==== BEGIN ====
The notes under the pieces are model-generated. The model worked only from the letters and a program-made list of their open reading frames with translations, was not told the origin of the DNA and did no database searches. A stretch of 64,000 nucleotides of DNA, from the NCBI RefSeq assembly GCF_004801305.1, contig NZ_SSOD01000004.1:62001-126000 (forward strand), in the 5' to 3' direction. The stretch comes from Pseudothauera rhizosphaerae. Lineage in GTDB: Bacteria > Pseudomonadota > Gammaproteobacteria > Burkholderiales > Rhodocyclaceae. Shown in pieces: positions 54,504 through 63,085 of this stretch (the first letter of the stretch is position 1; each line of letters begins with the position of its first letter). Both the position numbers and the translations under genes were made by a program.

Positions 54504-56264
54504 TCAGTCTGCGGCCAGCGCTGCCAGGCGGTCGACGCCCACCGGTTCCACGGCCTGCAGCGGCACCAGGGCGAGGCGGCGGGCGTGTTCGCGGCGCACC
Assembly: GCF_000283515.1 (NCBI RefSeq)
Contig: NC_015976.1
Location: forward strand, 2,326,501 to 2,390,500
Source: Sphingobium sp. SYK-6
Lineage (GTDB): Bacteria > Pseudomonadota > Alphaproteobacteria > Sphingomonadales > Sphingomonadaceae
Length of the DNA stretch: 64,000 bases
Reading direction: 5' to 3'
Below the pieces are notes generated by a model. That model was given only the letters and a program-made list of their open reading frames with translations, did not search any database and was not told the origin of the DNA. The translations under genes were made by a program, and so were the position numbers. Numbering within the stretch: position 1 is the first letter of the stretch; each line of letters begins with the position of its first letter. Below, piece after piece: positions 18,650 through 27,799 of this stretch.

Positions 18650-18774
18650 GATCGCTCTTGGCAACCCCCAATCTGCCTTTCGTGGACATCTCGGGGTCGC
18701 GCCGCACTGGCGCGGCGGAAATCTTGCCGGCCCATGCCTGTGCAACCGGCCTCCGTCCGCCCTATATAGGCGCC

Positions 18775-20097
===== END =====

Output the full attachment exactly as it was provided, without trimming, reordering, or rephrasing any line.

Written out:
The notes under the pieces are model-generated. The model worked only from the letters and a program-made list of their open reading frames with translations, was not told the origin of the DNA and did no database searches. A stretch of 64,000 nucleotides of DNA, from the NCBI RefSeq assembly GCF_004801305.1, contig NZ_SSOD01000004.1:62001-126000 (forward strand), in the 5' to 3' direction. The stretch comes from Pseudothauera rhizosphaerae. Lineage in GTDB: Bacteria > Pseudomonadota > Gammaproteobacteria > Burkholderiales > Rhodocyclaceae. Shown in pieces: positions 54,504 through 63,085 of this stretch (the first letter of the stretch is position 1; each line of letters begins with the position of its first letter). Both the position numbers and the translations under genes were made by a program.

Positions 54504-56264
54504 TCAGTCTGCGGCCAGCGCTGCCAGGCGGTCGACGCCCACCGGTTCCACGGCCTGCAGCGGCACCAGGGCGAGGCGGCGGGCGTGTTCGCGGCGCACC
Assembly: GCF_000283515.1 (NCBI RefSeq)
Contig: NC_015976.1
Location: forward strand, 2,326,501 to 2,390,500
Source: Sphingobium sp. SYK-6
Lineage (GTDB): Bacteria > Pseudomonadota > Alphaproteobacteria > Sphingomonadales > Sphingomonadaceae
Length of the DNA stretch: 64,000 bases
Reading direction: 5' to 3'
Below the pieces are notes generated by a model. That model was given only the letters and a program-made list of their open reading frames with translations, did not search any database and was not told the origin of the DNA. The translations under genes were made by a program, and so were the position numbers. Numbering within the stretch: position 1 is the first letter of the stretch; each line of letters begins with the position of its first letter. Below, piece after piece: positions 18,650 through 27,799 of this stretch.

Positions 18650-18774
18650 GATCGCTCTTGGCAACCCCCAATCTGCCTTTCGTGGACATCTCGGGGTCGC
18701 GCCGCACTGGCGCGGCGGAAATCTTGCCGGCCCATGCCTGTGCAACCGGCCTCCGTCCGCCCTATATAGGCGCC

Positions 18775-20097